Educational Technology

ePortfolio: Changing the Rhetoric of Technology Adoption A Q&A with Trent Batson

Educational Technology News Blog - Thu, 06/30/2016 - 00:30

By Mary Grush, Campus Technology

In a recent blog post, AAEEBL president Trent Batson pondered “The Edinburgh Challenge: If ePortfolios are so great, why aren’t more people using them?” Here, we talked with Batson about a reframing of the notion of ‘ePortfolio adoption’ and how that may ultimately help promote the technology. Mary Grush: Where are we in ePortfolio adoption today? Trent Batson: The numbers are encouraging. Educause, in its annual survey of undergraduate use of information technology — which is sent to undergraduate students in 55 countries — shows that well over 50 percent of students use ePortfolios at some point in their college careers, and ten percent use ePortfolios in all or nearly all of their courses. It would be hard to find an institution in any of those 55 countries that doesn’t have an ePortfolio program in some form or other.

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Report: Wearable Shipments to Top 100 Million This Year

Educational Technology News Blog - Wed, 06/29/2016 - 00:39

By Joshua Bolkan, Campus Technology

Global shipments of wearable devices will grow 29 percent over 2015 to hit 101.9 million units this year according to a new forecast from market research firm International Data Corp. (IDC). The segment will continue to see strong growth, according to the company, at a compound annual growth rate (CAGR) of 20.3 percent through 2020, when it will ship 213.6 million units. The market leaders throughout the forecast period will remain watches and wrist bands.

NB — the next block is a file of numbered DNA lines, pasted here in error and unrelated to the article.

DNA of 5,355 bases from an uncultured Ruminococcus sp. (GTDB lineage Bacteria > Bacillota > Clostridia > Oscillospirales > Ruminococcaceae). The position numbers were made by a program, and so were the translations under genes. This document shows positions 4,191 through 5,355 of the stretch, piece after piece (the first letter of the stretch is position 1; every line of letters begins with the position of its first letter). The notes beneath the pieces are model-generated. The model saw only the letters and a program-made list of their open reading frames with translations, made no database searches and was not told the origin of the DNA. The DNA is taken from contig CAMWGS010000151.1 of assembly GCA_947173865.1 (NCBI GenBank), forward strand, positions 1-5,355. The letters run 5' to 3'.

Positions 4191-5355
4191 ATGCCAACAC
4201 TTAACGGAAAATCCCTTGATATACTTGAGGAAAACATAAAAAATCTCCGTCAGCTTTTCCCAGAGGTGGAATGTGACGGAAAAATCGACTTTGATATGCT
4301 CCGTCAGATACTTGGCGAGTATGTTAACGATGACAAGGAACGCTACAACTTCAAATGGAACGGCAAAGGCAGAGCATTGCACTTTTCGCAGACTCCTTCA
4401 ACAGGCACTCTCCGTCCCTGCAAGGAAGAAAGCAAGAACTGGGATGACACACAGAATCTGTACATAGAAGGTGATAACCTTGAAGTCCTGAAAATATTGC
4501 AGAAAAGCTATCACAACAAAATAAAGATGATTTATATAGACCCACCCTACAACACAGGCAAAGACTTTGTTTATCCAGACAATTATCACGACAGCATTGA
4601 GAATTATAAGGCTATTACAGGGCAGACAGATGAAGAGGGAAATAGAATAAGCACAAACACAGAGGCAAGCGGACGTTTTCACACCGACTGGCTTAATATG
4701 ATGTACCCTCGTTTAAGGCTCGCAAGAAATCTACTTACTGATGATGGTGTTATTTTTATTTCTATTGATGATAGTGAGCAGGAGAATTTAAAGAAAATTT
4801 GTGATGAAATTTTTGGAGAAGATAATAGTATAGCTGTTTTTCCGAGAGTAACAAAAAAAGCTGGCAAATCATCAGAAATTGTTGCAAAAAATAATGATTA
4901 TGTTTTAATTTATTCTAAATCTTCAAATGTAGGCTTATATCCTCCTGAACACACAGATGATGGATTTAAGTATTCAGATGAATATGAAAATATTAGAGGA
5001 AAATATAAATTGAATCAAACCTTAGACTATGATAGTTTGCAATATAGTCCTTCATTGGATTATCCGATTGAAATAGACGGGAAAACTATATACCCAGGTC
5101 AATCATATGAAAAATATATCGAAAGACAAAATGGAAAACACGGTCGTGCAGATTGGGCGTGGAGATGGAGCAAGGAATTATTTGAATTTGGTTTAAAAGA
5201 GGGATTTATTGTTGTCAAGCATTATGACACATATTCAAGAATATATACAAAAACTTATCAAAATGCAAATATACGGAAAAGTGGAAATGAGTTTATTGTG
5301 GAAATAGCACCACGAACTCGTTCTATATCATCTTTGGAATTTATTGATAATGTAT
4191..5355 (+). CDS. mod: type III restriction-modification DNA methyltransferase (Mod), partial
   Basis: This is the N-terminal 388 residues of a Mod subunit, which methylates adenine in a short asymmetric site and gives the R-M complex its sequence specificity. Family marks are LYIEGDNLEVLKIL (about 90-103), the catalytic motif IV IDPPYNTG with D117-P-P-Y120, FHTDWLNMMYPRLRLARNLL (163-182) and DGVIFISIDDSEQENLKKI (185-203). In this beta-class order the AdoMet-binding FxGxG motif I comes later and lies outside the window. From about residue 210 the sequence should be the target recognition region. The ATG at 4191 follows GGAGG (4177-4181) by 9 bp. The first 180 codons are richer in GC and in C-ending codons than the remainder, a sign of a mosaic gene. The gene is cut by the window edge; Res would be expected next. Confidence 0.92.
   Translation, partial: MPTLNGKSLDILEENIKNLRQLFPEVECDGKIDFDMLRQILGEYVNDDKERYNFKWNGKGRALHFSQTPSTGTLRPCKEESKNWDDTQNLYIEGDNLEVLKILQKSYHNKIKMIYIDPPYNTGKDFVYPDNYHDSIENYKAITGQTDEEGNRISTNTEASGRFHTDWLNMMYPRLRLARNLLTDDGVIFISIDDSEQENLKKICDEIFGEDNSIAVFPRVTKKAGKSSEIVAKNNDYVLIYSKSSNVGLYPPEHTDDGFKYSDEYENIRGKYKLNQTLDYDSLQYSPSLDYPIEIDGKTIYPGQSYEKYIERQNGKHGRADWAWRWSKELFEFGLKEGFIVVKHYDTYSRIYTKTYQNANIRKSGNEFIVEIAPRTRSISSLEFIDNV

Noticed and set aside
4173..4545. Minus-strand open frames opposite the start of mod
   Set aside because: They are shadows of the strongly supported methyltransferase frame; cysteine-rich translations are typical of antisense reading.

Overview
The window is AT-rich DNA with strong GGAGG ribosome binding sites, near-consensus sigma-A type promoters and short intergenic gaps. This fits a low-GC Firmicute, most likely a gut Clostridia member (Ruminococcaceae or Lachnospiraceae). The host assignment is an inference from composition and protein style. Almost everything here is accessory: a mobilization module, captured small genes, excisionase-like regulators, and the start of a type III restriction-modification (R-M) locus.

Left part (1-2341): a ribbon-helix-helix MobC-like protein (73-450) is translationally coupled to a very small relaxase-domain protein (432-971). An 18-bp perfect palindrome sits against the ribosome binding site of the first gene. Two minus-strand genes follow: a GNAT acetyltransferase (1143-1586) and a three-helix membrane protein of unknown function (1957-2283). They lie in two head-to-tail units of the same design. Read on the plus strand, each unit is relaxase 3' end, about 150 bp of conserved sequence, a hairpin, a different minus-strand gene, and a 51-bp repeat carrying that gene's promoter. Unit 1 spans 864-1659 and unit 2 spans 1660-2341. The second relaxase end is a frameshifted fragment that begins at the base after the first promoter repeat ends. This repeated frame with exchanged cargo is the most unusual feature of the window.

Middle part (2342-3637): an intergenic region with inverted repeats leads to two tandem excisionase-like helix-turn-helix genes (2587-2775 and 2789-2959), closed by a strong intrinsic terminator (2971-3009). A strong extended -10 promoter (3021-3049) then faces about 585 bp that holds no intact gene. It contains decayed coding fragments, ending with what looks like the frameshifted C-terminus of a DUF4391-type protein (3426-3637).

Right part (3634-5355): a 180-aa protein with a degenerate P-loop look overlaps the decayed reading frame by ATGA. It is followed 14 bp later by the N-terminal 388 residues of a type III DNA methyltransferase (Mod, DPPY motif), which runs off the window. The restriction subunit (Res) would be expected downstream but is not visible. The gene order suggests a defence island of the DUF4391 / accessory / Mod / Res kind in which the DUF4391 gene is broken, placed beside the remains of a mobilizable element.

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Research Suggests Students Learn More When Working Together in Virtual Reality Games

Educational Technology News Blog - Wed, 06/29/2016 - 00:35

By Michael Hart, Campus Technology

In the game, which is intended to help students learn Japanese — although it is designed to teach other languages as well — players go on “quests” to learn new words by watching game characters talk to each other. For instance, as one character walks away, another that is left behind says, “Sayonara.” The hope is that the player understands “Sayonara” means “goodbye.” At that point, the player can drag the word from a speech balloon into an inventory of terms that can later be used to construct sentences. In one group, students were connected via a chat interface with another player who could, if they wanted, offer advice on how to play. The second group played a version of the game in which they were definitely required to collaborate on quests. The research group found the students in the second so-called “high-interdependence” group spent more time communicating and, as a consequence, learned more words.

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FCC Chairman Gets Educated on VR at Stanford

Educational Technology News Blog - Wed, 06/29/2016 - 00:30

By Dian Schaffhauser, Campus Technology

A day after the a federal appeals court upheld net neutrality rules put into place last year by the Federal Communications Commission (FCC), the guy who heads that agency had a chance to try out virtual reality (VR) and to ask questions of Stanford University experts about how VR might affect future policy decisions. FCC Chairman Tom Wheeler visited the university specifically to check in on the Virtual Human Interaction Lab. The mission of that lab is to understand the impact of VR on interactions among people residing in digital worlds. Wheeler used the visit to emphasize the importance of “unfettered access to the entire web,” as he said in a prepared statement regarding the DC Circuit ruling. “Virtual reality shouldn’t have gatekeepers,” he told those participating in his Stanford visit. “It starts with an internet that is fast, fair and open.”

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